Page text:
Christine Soules, a Product Designer and Illustrator

Christine is a Product Designer and Illustrator. She loves doodling, hiking, tasting new foods, and black cats.

Work From Home in 2020 is Different From What I Was Used To

Actually, in every job I’ve had, there has been some capacity for remote work. These have been common scenarios:

 

  • A core in-office team was working with a specialist or expert who was assisting remotely.
  • An in-office team was working with a remote engineering team.
  • Two office locations of a company that were collaborating on a project.
  • As an independent consultant, I was working remotely for an in-office team.
  • And finally, in 2020, my first experience with an entirely remote company happened.

In 2019, I absolutely loved working from home when I was freelancing full time.

It was incredible even for clients I worked within the Los Angeles area. It can take two hours to get across town here, so the ability to get things done remotely gave me back so much time I didn’t have to spend commuting.

Work from home during the 2020 quarantine is different in a lot of ways.

To start off, I lost what was supposed to be an 18-month contract that I was incredibly happy with. Such a major bummer! Not only was I transitioning to fully remote work again, but also looking for a new job.

 

I was fortunate enough to find another suitable role with an awesome team at a remote-first company, which definitely made the transition smoother. They had accurate documentation, a regular happy hour in Zoom, and trust that everyone will get their work done.

 

However, it was the first time I was working extremely closely on a day-to-day basis with people I had never met — and still haven’t met. Often, we ended up making up for this by having more frequent meetings than we would have if we were in an office together. It has been tiring in some ways, but it also ensures that nothing gets lost in translation, which saves us from re-work.

The other essential adjustment is the lack of in-person human connection.

When I was in the office, I could chat with my desk neighbors about little things in our lives. When I worked remotely previously, I could still go out with friends in the evening and travel to see my family. Now, if I don’t have any meetings, I could spend an entire day without speaking out loud. I’ve made up for this like many people — having happy hours and games with friends and family over video chats, and also asking my coworkers real, personal, human questions when we meet over Zoom.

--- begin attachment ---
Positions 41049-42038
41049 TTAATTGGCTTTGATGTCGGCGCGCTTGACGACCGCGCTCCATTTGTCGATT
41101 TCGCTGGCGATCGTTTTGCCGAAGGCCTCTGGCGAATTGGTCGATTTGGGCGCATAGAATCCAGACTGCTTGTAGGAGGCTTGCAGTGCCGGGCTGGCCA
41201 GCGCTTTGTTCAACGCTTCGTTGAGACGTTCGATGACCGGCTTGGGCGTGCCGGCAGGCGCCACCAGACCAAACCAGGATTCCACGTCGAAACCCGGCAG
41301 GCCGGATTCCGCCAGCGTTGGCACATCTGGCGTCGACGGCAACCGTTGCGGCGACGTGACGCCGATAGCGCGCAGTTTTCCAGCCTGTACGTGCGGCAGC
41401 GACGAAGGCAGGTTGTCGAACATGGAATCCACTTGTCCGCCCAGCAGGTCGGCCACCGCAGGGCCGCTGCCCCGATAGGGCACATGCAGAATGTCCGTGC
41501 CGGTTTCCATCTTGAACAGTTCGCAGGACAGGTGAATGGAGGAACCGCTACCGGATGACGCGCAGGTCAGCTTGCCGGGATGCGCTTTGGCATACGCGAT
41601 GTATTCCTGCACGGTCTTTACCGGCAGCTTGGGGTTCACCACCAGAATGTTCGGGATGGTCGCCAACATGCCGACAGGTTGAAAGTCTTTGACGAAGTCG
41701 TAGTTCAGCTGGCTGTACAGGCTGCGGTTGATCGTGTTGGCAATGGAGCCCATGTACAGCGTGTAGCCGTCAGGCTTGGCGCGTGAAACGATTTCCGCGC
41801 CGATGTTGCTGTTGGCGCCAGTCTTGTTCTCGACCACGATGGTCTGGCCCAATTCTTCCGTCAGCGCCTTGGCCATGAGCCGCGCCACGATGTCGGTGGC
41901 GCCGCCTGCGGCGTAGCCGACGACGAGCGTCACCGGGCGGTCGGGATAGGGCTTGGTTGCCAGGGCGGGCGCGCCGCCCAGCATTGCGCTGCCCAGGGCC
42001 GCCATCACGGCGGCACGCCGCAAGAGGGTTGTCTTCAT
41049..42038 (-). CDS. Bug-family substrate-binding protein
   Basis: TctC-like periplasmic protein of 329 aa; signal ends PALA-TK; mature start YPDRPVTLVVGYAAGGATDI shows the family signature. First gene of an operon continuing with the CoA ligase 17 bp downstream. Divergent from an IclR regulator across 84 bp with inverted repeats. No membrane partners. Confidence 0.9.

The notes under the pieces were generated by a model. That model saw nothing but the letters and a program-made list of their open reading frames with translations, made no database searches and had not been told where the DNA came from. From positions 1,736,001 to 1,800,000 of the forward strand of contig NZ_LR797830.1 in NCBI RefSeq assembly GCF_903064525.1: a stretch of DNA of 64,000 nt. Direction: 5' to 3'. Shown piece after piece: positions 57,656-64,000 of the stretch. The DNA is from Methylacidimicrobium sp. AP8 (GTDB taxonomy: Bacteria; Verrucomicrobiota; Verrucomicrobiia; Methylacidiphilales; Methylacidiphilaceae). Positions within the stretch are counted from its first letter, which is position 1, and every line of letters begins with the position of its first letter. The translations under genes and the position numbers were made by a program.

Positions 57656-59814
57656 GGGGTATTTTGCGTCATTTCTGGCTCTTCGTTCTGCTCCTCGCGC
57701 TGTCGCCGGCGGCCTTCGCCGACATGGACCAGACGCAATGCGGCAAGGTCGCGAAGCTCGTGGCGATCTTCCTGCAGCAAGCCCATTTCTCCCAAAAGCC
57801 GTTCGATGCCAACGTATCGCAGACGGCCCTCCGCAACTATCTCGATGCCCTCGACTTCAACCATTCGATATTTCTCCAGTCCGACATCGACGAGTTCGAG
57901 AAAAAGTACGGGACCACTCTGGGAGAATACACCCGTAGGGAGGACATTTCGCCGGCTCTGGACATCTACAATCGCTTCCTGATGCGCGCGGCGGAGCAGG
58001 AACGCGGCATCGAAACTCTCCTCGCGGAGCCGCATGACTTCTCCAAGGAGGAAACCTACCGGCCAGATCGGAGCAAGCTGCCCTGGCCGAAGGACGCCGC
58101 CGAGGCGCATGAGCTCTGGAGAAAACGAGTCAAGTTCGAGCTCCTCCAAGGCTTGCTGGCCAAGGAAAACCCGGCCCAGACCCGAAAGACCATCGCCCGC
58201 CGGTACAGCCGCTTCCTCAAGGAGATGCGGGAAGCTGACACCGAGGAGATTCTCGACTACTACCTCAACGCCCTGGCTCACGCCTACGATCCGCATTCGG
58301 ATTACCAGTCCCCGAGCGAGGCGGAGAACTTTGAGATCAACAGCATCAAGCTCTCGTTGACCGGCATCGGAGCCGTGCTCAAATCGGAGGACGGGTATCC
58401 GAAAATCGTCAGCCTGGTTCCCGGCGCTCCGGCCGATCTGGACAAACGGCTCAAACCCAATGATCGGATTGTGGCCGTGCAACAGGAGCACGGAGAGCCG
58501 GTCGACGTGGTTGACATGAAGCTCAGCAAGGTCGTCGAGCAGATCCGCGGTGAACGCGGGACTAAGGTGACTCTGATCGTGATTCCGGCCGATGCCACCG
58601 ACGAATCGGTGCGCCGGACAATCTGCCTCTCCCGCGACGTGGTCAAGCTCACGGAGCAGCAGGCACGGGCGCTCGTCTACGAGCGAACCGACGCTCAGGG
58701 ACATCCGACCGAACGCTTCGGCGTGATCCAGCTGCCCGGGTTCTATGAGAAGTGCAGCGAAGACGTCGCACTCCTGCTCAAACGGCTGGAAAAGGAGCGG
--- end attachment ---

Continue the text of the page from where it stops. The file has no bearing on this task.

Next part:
Four Greatest Challenges

  1. Providing Sufficient Context.
    It’s critical to treat meetings slightly more formally than it would be possible to do with teammates in the office. I always like to lean heavily into documentation — in fact, I wrote a whole article about it. For example, when I walk through designs, I like to put them into a presentation that includes a summary of project goals, highlights of research conducted, important notes from our previous meetings, etc.
  2. Handling Asynchronous Communication.
    I like to focus on using powerful and convenient collaborative tools. For example, for presentations, I like to use Google Slides — people can leave comments and continue conversations even when they aren’t able to attend a meeting. Figma is amazing for creating designs — it is browser-based and allows commenting. It keeps us from misinterpreting feedback, as a team member can comment directly on any specific piece of the UI.
  3. Clients’ First Remote Experience.
    During the quarantine, I have worked with clients who are not used to remote work and are not always particularly tech-savvy. There has been noticeable discomfort with shifting to a new way of communicating with colleagues internally. At times, people have been nervous to speak too much when they can’t get a gauge on body language in the room and when lags cause people to accidentally talk over each other.
    There is also the logistical issue of things like conducting a sticky-note based workshop. Even though we have proper software like Miro, small things like the inability to copy-paste a new digital sticky note can completely derail a meeting for a few minutes. The most suitable solution is just scheduling in buffer time until people get accustomed to these tools.
  4. Zoom Fatigue
    I had so many conversations in-office when I could just pop over to my co-worker’s desk for a couple of minutes and ask them a simple question. It takes plenty of energy to create an invitation for every conversation — to figure out availability and estimate how long it will take each time. I’ve found it helpful to keep brief conversations in Slack — the threads feature helps me keep them from getting out of hand.
a man looks from a laptop screen

 MUCH OF HUMAN COMMUNICATION IS DONE NON-VERBALLY

Other issues with video conferencing are lags and an inability to see all faces at once.

The constant availability of one’s own face can also be quite distracting. It can be very problematic for some people to speak up — you might end up talking over someone every time, or just feel completely thrown off by the lack of body language. Much of human communication is done non-verbally, and a lot of nuances can be lost. My team and I have mostly dealt with this by creating additional break-out meetings where we can talk with smaller groups about the same topic.